Postpartum depression (PPD) is a common psychological condition that many new mothers face, yet few acknowledge. Brought on by hormonal imbalances and feelings of stress, isolation and depression after childbirth, the symptoms of PPD are similar to ‘baby blues’, except much more intense and prolonged.
While the blues start, peak and fade within 2 weeks of delivery, symptoms of PPD appear 4-6 weeks after giving birth-although it can start as early as the 3rd trimester-and may develop into clinical depression later on if left untreated.
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Do You Have PPD?
Women with a genetic history of depression and anxiety, or records of postpartum depression in a previous pregnancy are 30-50% more likely to develop PPD. However, presence of some or all of the following traits might also confirm a positive PPD diagnosis:
- Feelings of guilt, worthlessness and pessimism
- Emotional detachment with your partner and baby
- Loss of interest in previously enjoyable activities
- Constant fatigue, restlessness and irritability
- Loss of appetite or overeating
- Difficulty in concentrating, remembering and decision making
- Physical symptoms like headaches or indigestion that do not respond to medication
- Suicidal thoughts and attempts
How To Beat It?
1- Bond With Your Baby
Interact with your baby as much as possible: through practices as small as smiling at or singing to your baby or giving him/her a massage. Regular contact with your baby will increase endorphin and oxytocin, or ‘happy hormone’ levels in your body, that boost confidence and induce positivity, enabling you to care for and recognize nonverbal cues from your baby more readily, hence reducing emotional detachment that is a signature symptom of PPD.
Tears are your body’s way of restoring hormonal balance by releasing excess hormones produced during the 3rd trimester. Since hormonal imbalance and buildup of potentially harmful hormones is a common depression trigger, cry whenever you feel like it, instead of holding it back, to cleanse your body.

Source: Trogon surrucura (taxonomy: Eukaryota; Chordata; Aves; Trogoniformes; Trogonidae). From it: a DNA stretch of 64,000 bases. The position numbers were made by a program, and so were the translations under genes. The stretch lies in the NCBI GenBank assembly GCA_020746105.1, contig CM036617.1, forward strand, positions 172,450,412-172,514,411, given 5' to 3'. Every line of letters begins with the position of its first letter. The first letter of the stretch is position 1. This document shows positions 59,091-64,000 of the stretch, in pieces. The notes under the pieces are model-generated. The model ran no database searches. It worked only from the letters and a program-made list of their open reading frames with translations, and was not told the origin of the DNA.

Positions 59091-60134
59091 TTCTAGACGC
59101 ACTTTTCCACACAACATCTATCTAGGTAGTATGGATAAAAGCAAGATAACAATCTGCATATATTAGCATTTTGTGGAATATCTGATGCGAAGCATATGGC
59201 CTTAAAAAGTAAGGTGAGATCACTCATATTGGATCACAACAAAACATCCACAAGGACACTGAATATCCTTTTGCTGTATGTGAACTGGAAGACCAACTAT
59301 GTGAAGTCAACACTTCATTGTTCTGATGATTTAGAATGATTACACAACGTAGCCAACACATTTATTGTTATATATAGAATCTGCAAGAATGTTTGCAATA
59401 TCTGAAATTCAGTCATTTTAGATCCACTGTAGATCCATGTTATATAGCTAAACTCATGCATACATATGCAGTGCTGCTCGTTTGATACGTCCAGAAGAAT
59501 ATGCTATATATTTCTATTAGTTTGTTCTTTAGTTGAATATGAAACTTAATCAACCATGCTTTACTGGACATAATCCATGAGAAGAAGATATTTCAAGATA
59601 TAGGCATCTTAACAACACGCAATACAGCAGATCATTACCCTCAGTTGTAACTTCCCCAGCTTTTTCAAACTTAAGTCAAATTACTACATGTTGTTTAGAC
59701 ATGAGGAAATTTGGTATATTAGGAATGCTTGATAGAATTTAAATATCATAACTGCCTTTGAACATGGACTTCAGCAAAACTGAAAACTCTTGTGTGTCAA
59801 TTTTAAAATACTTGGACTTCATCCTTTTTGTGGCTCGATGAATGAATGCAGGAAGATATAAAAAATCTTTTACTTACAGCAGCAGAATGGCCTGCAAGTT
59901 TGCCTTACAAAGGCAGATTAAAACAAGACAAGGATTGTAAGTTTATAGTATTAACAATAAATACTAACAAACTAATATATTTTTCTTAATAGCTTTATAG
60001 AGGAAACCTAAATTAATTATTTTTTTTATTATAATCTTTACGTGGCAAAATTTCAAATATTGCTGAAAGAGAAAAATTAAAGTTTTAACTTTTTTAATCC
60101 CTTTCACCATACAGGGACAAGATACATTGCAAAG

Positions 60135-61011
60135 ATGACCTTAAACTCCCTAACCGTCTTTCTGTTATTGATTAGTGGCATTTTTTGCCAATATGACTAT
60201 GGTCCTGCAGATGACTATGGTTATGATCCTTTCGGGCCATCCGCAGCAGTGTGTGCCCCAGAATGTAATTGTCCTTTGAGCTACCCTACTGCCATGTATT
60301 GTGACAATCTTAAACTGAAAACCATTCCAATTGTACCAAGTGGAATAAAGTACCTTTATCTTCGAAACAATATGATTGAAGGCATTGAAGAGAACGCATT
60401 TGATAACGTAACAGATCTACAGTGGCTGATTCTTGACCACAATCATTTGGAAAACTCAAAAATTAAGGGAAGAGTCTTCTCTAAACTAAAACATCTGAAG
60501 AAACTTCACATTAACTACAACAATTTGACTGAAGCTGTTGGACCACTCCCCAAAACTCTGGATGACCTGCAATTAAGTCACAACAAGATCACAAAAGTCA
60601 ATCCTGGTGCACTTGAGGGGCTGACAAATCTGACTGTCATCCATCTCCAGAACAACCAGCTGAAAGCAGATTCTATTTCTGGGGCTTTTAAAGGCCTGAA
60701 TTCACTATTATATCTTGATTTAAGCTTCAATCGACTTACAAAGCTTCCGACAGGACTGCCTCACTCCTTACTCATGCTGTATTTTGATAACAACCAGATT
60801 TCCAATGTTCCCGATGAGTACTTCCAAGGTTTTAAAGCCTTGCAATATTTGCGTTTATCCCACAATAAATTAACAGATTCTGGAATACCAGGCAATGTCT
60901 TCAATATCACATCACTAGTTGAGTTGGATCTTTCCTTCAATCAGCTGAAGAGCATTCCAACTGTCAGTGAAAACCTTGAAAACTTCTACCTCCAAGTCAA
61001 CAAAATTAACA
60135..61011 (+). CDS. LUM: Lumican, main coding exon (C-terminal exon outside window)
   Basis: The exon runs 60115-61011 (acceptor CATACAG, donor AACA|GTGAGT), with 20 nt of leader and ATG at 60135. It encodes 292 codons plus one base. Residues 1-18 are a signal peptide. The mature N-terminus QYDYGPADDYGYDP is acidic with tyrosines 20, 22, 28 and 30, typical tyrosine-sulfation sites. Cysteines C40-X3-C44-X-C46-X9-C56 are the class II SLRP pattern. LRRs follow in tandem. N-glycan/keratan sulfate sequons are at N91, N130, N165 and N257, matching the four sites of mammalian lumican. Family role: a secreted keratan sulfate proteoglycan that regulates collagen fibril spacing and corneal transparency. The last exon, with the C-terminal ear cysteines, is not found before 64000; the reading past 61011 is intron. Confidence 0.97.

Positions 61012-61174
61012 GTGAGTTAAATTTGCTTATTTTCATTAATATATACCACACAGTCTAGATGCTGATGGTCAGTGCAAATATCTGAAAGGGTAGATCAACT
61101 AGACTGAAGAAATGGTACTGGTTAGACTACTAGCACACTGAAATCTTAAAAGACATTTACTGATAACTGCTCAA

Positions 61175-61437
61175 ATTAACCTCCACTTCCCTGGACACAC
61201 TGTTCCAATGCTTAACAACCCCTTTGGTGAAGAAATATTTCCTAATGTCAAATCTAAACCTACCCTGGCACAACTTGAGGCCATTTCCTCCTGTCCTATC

3- Learn To Lean On Others
Taking care of a newborn is physically and emotionally draining; and you should not be expected to do it alone. Make a baby-care schedule and divide daily chores with your partner. You can also hire domestic help or ask your relatives, like your mother or mother-in-law, for regular assistance.
4- Move Around
Exercising for 20-30 minutes a day, even in small chunks of 10 minutes at a time, will not only boost your mood, but also keep you active and distracted from negative thoughts. If exercise routines are difficult, simply take daily 20-30 minute walks, either alone or with your baby-which can also promote bonding.
Sleep-deprivation fuels depression. Since a baby’s irregular sleep schedule make longer rest times near-impossible, sleep when the baby sleeps. Short power naps 2-3 times a day can provide instant energy and keep depression at bay.
6- Pamper Yourself
Do not neglect yourself. Entrust the baby to someone else-your partner or a trusted relative-once every few days and enjoy a long shower or indulge in small-scale retail therapy. Watch TV, read a book, or dress up, if you feel like it; and remember that self-care doesn’t mean that you are a bad parent.
Studies suggest that regular breastfeeding can reduce the risk of PPD, so continue if you’re comfortable with it. However, if breastfeeding makes you feel agitated or angry (Dysmorphic Milk Ejection Reflex or D-MER), feel free to choose an alternative.
8- Keep Your Diet In Check
Increasing your fish oil consumption might be a good idea if you’re diagnosed with PPD. Postpartum depression can be affected by certain nutrient-imbalances as well, for example omega-3 fatty acid imbalance. Current research shows that women with lower consumption of DHA, an omega-3 fatty acid, have a higher probability of having postpartum depression.
A great source of DHA is seafood. For vegetarians, flaxseed oil is an excellent alternative. If you’re into supplements, you can find them at certain specialist supplement shops. You can also find supplements at your local grocery store.
What To Avoid?
1- Scary Things
Women diagnosed with PPD are highly suggestible i.e. they instantly relate everything they hear and see with themselves, which is why you should avoid horror films and novels, realistic medical shows, the news and websites or forums on death and disease to keep stress-inducing thoughts at bay.
Due to societal norms, women are expected to devote their full attention towards their baby, which often leads to feelings of isolation and detachment from people and surroundings. Talking to friends and family and making new like-minded acquaintances s an effective combat strategy against isolation.
3- Unsupportive People
Anyone who blames you or looks down on you for your mental illness is best avoided-at least temporarily. Surround yourself with supportive relatives and friends who can help, rather than hinder your recovery.
Report to a doctor immediately if you recognize signs of PPD in yourself or your partner, as only a professional can appropriately gauge whether the above measures are sufficient, or whether medical treatment, like psychotherapy and anti-depressants, is required. You can also book an appointment with a top Psychiatrist in Islamabad, Multan and Karachi through oladoc.com. Or call our helpline at 042-3890-0939 for assistance to find the RIGHT Doctor for your post-natal needs.